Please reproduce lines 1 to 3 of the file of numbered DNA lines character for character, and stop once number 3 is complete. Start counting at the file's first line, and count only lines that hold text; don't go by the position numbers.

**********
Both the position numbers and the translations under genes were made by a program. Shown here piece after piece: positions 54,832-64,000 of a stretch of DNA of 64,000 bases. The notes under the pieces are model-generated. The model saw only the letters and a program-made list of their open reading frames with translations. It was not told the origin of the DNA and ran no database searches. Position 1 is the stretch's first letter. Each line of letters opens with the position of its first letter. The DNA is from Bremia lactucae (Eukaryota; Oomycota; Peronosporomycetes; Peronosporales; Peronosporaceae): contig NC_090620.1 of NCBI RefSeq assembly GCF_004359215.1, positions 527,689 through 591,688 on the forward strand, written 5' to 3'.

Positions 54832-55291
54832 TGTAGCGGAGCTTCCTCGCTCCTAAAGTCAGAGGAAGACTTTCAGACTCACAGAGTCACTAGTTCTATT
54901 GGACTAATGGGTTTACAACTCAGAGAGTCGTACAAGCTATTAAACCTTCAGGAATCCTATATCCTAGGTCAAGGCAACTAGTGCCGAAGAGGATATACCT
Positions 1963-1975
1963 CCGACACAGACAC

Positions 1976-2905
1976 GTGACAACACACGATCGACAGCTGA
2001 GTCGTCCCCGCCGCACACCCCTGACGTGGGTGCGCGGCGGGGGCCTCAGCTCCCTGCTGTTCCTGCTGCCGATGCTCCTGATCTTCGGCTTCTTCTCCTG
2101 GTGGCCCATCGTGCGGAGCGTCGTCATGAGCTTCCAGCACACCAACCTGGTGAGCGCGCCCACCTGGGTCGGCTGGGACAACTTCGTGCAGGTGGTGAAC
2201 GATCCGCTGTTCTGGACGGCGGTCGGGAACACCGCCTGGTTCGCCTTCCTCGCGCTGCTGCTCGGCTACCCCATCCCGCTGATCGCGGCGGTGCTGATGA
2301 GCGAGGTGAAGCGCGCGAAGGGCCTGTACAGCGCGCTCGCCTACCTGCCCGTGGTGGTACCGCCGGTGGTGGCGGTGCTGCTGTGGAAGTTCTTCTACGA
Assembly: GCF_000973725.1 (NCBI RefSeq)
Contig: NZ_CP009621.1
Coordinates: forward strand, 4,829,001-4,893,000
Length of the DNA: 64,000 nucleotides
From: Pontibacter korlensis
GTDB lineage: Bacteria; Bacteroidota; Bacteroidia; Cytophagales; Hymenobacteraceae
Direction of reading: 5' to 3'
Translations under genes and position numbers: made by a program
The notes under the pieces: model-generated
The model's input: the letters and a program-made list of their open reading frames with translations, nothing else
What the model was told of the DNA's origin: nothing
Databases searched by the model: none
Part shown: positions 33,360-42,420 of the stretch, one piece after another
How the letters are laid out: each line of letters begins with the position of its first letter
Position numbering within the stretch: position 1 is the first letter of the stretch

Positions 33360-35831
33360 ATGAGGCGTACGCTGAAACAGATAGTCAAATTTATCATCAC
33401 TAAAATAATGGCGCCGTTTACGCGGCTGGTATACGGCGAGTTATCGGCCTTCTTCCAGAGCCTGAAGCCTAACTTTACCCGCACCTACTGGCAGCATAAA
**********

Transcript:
Both the position numbers and the translations under genes were made by a program. Shown here piece after piece: positions 54,832-64,000 of a stretch of DNA of 64,000 bases. The notes under the pieces are model-generated. The model saw only the letters and a program-made list of their open reading frames with translations. It was not told the origin of the DNA and ran no database searches. Position 1 is the stretch's first letter. Each line of letters opens with the position of its first letter. The DNA is from Bremia lactucae (Eukaryota; Oomycota; Peronosporomycetes; Peronosporales; Peronosporaceae): contig NC_090620.1 of NCBI RefSeq assembly GCF_004359215.1, positions 527,689 through 591,688 on the forward strand, written 5' to 3'.

Positions 54832-55291
54832 TGTAGCGGAGCTTCCTCGCTCCTAAAGTCAGAGGAAGACTTTCAGACTCACAGAGTCACTAGTTCTATT